Note this: The Texans only lost four fumbles on offense this season, tied with the Falcons for the fewest in the league. Their fumbles per touch rate (0.78%) was the league’s second lowest/best mark. Both of those marks also set Texans’ club records since they joined the league in 2002.
* – The Patriots’ kickoff coverage was very good this season, allowing just 20.5 average yards per return, which was third best in the league. 50% of opponent returns went for fewer than 20 yards, tied with the Jets for the highest/best percentage in the league. One concern: Stephen Gostkowski’s touchback percentage, which was 46.8% for the season (16th), really took a nosedive late in the year. Through November 11, he boomed 58% of his kickoffs into the end zone where they could not be returned, but from November 18 on, just 37% of his kicks went for touchbacks.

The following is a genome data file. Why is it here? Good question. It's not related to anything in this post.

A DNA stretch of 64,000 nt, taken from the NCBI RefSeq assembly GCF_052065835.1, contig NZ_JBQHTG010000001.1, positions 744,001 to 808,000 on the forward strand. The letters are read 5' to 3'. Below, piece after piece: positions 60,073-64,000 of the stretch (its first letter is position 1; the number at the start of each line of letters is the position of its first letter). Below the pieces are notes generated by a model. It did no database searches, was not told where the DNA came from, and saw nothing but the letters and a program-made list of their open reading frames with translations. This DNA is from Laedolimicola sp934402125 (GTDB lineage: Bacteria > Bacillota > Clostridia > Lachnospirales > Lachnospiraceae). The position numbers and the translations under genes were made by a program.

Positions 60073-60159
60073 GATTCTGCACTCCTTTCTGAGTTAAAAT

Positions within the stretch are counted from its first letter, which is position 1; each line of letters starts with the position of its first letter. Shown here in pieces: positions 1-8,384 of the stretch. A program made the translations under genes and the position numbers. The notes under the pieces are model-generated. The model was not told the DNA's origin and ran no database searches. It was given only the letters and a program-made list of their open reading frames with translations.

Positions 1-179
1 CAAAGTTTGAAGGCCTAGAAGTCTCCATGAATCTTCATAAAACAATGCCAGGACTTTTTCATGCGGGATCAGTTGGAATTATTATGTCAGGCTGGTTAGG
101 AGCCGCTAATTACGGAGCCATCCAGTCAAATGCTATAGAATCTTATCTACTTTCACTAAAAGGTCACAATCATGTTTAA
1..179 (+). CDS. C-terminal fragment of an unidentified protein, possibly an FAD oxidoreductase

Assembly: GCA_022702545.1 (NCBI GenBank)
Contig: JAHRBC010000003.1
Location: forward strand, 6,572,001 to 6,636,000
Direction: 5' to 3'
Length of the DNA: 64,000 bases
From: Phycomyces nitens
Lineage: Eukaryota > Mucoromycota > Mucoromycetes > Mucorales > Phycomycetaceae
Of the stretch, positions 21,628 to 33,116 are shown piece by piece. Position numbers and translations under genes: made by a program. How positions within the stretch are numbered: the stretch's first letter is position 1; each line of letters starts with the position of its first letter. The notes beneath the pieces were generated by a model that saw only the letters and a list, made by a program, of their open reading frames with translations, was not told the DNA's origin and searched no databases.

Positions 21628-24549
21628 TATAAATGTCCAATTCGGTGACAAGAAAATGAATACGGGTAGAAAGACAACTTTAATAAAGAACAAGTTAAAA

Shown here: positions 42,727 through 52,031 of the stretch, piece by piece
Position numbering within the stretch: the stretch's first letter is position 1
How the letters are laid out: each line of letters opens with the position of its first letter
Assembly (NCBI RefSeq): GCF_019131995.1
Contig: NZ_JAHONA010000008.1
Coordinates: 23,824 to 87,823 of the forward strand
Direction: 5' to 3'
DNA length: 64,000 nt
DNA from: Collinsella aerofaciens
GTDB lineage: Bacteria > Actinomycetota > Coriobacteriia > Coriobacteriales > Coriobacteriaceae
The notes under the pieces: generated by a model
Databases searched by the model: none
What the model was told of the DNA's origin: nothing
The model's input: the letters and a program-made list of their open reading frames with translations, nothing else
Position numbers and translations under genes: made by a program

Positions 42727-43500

* – Houston’s opponents ran up the middle 166 times this regular season and a league high 22 of those runs gained 10 yards or more. It was also the highest percentage of long gains up the middle in the league:
13.3% – Texans
12.9% – Lions
12.0% – Bills
Note this: The Bengals ran up the middle seven times against Houston last weekend and averaged 5.1 yards per carry, including two gains of 12 yards each. The thing is, Cincinnati gained 10 or more yards on middle rushes only 3.8% of the time this season, the lowest/worst percentage in the league. Also, before Saturday, they had tallied two or more long gains up the middle just twice in their previous 71 games.
Note this too: New England ranked 12th in the league this season, averaging 3.26 yards per carry on runs up the middle. In their earlier meeting with the Texans, the Pats managed just 16 yards on 12 carries up the gut. Since 2003, they’ve tried 10 or more middle rushes in 71 different games and had an average lower than 1.33 only five times (four of those came during the 2006 season).
* – So just in case a Pats’ receiver breaks one loose, you can say you saw it here first: Opposing receivers gained 20 or more yards after the catch (YAC) on 6.1% of completions against Houston’s defense this season, the third highest/worst mark in the league:
6.4% – Chiefs
6.1% – Eagles
6.1% – Texans
Enjoy the game!